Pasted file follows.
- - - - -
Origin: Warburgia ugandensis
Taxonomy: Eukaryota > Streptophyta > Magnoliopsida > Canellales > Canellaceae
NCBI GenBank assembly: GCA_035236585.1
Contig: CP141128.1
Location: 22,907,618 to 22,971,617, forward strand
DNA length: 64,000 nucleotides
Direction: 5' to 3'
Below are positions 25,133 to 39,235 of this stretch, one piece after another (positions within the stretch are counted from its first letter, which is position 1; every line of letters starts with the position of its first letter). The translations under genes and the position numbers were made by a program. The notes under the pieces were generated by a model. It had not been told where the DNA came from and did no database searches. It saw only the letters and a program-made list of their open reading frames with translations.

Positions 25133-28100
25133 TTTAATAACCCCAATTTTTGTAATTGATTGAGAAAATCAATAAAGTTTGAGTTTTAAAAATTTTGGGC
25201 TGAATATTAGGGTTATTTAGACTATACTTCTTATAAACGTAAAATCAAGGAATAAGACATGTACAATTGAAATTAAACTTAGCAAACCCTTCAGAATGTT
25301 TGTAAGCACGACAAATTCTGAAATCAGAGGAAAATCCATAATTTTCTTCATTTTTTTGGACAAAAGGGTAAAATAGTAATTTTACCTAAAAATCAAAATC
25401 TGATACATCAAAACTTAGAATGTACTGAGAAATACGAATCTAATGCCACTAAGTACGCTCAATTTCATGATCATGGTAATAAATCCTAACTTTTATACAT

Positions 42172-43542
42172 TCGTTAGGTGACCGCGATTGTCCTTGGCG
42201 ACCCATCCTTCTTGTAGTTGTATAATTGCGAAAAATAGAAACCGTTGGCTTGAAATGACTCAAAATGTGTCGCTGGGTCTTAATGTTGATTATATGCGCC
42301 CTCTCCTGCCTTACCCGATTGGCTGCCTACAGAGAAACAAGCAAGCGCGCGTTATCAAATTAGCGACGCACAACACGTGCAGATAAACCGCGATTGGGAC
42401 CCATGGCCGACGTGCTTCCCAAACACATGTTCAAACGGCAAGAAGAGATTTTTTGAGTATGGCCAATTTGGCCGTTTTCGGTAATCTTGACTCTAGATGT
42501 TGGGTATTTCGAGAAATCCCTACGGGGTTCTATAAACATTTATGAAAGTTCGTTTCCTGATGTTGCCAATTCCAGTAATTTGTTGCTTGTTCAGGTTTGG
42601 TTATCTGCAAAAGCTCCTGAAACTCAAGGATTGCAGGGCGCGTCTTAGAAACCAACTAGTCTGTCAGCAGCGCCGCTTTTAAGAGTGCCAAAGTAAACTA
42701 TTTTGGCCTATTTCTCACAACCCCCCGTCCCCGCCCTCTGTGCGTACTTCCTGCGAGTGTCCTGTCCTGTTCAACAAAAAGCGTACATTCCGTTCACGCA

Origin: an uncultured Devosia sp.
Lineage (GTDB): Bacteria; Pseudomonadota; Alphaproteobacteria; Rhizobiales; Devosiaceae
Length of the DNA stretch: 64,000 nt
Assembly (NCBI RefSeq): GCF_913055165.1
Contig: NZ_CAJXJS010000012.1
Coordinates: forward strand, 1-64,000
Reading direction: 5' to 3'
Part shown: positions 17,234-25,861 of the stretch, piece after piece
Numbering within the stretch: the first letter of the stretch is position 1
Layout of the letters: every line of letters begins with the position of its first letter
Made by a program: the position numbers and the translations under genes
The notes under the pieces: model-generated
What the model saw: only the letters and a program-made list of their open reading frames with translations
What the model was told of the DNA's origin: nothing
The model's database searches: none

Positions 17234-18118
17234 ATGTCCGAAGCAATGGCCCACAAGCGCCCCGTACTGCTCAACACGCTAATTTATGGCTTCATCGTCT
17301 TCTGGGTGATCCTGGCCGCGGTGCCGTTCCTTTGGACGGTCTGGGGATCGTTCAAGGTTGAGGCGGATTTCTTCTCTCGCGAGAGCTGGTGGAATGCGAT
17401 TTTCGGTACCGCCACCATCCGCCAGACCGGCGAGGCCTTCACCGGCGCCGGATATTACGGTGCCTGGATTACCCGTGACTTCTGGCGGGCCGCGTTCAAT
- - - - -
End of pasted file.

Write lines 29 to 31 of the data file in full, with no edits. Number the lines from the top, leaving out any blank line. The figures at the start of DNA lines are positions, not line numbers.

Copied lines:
Part shown: positions 17,234-25,861 of the stretch, piece after piece
Numbering within the stretch: the first letter of the stretch is position 1
Layout of the letters: every line of letters begins with the position of its first letter